The highly transmissible nature of the coronavirus combined with the congregate nature of long-term care facility settings and the close and personal contact that many long-term care workers have with patients puts them at elevated risk of infection. This analysis focuses on the characteristics of the 4.5 million people who work in long-term care settings, based on the 2018 American Community Survey.
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This brief analyzes data on underlying health conditions, health coverage and health care access, and social and economic factors by race and ethnicity to provide insight into how the health and financial impacts of COVID-19 may vary across racial/ethnic groups.
COVID-19 Crisis Will Likely Disproportionately Affect the Health and Finances of Communities of Color
The COVID-19 outbreak will likely disproportionately affect communities of color in both their health and their pocketbooks, compounding longstanding racial disparities in health and economic conditions, according to a new KFF analysis. While comprehensive data about how the COVID-19 crisis is unfolding are not yet available, early data from some…
People of color historically have been more likely to be uninsured and to face more barriers accessing care than Whites. The Affordable Care Act (ACA) health coverage expansions provided an opportunity to help reduce these disparities. This brief examines changes in health coverage since the implementation of the ACA by race and ethnicity and discusses the implications for health coverage disparities.
This brief provides an introductory overview of health and health care disparities, including what disparities are and why they matter, the status of disparities today, and key efforts to address disparities, including provisions in the Affordable Care Act (ACA) and their impact on health and health care disparities.
This infographic provides data on the current status of health and health care for Blacks, including measures of their health coverage, health access and use, and health outcomes.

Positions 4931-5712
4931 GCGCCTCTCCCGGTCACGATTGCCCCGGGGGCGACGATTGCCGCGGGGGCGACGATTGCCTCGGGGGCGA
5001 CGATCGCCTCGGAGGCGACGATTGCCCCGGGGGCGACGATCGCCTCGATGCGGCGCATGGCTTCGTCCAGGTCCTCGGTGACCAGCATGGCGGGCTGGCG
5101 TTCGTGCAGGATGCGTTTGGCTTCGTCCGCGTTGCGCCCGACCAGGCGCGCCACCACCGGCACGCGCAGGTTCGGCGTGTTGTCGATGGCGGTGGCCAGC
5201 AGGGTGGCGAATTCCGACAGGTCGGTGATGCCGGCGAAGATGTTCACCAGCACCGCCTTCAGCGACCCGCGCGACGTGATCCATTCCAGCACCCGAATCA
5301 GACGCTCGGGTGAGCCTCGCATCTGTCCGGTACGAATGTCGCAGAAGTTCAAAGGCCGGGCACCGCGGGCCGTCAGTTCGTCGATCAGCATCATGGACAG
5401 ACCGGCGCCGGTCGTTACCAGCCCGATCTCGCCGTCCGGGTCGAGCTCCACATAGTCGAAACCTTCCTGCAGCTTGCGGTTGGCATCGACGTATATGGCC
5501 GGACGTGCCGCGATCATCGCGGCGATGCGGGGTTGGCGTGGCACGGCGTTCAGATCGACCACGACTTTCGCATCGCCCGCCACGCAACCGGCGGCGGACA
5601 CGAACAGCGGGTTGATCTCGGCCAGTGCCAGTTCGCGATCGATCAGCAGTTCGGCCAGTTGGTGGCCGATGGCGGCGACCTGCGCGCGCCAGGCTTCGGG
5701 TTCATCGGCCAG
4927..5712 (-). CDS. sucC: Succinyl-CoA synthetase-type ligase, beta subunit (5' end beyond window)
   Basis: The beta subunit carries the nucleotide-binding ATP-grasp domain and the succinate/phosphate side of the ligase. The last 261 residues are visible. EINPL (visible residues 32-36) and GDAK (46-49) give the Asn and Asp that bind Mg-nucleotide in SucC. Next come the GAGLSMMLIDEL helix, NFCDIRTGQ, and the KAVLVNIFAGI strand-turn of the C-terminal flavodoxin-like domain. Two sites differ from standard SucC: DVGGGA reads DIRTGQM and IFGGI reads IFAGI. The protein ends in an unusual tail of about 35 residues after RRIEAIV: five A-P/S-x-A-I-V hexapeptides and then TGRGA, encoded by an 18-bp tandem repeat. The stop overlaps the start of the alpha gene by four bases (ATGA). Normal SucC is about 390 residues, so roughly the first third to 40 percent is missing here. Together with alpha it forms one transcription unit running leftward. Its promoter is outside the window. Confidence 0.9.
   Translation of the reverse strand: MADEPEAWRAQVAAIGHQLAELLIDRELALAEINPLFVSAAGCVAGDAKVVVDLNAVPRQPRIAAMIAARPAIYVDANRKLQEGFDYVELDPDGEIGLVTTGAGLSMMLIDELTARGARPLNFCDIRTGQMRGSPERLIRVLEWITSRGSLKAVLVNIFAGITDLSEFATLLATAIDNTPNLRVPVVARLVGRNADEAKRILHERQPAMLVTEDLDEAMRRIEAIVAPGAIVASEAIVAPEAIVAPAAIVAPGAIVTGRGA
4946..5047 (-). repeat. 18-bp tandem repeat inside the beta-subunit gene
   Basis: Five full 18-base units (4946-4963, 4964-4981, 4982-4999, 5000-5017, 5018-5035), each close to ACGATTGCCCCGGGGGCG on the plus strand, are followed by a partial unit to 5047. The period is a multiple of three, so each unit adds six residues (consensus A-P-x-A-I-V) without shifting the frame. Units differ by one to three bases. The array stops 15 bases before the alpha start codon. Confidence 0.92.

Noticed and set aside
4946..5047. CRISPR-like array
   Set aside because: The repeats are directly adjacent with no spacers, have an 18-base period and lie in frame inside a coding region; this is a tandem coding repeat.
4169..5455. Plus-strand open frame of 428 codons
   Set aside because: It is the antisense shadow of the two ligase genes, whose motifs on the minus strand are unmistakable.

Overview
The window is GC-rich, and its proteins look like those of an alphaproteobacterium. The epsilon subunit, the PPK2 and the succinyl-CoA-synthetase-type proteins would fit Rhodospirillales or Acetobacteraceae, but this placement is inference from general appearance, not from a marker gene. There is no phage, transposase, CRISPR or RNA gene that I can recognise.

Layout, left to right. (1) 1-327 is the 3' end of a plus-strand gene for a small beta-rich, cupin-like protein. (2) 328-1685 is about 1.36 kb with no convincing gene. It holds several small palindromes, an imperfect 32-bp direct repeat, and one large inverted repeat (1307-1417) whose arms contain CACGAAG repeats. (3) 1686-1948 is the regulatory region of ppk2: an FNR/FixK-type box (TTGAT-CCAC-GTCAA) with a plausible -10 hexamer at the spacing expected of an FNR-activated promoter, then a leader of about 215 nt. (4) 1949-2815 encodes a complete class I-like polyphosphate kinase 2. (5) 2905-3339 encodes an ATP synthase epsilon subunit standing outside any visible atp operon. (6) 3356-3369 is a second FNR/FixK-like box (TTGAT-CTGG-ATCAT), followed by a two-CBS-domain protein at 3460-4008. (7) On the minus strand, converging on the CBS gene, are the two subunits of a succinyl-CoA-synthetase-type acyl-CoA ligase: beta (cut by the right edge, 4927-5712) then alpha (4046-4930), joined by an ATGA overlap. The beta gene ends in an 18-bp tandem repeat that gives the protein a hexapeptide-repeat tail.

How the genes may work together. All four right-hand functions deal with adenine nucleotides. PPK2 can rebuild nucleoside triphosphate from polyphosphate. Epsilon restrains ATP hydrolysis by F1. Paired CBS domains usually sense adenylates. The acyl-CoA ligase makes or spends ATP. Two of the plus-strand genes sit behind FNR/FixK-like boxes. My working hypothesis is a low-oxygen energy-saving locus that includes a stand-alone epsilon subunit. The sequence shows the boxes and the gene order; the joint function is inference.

KFF Health Tracking Poll – March 2019: Public Opinion on the Domestic HIV Epidemic, Affordable Care Act, and Medicare-for-all
This poll explores the public’s attitudes towards, and experiences with, HIV/AIDS in the U.S. in light of President Trump’s announcement of his plan to significantly reduce new HIV infections in the U.S. within ten years. The poll also probes the public on why they may support or oppose a national health plan and find that people’s responses tend to echo the messages emphasized by both sides of the debate.
Poll: Most Americans Say HIV Is Serious Issue for the Country as Trump Administration Rolls Out New Plan to End HIV by 2030; Black and Hispanic Adults Report More Personal Concern than White Adults
Support for Medicare-for-all Holds Steady With the Trump administration launching a new domestic HIV effort, the latest KFF Health Tracking Poll finds a large majority of Americans (80%) view the HIV epidemic as a serious national issue, including a third (34%) who view it as “very serious.” Nearly half (46%) view…
One Year After the Storm: Texas Gulf Coast Residents’ Views and Experiences with Hurricane Harvey Recovery
The Kaiser Family Foundation/Episcopal Health Foundation Harvey Anniversary Survey examines the views, experiences, and long-term recovery needs of vulnerable Gulf Coast Texans who were affected by Hurricane Harvey. This survey – a follow-up to a survey conducted by the partners 3 months after the storm – measures residents’ challenges with housing, financial assistance, health care, and mental health, as well as views on priorities and preparedness moving forward. It finds many challenges are especially salient for affected residents who are Black, Hispanic, or have lower incomes, as well as those who experienced major home damage or remain displaced from their homes.
Survey: One Year after Hurricane Harvey, 3 in 10 Affected Texas Gulf Coast Residents Say Their Lives Remain Disrupted
Nearly a year after Hurricane Harvey swamped the Texas Gulf Coast, a growing share of affected residents say their lives are back on track, but three in 10 (30%) say their lives remain disrupted, finds a new Kaiser Family Foundation/Episcopal Health Foundation survey of residents in 24 hard-hit Texas counties.…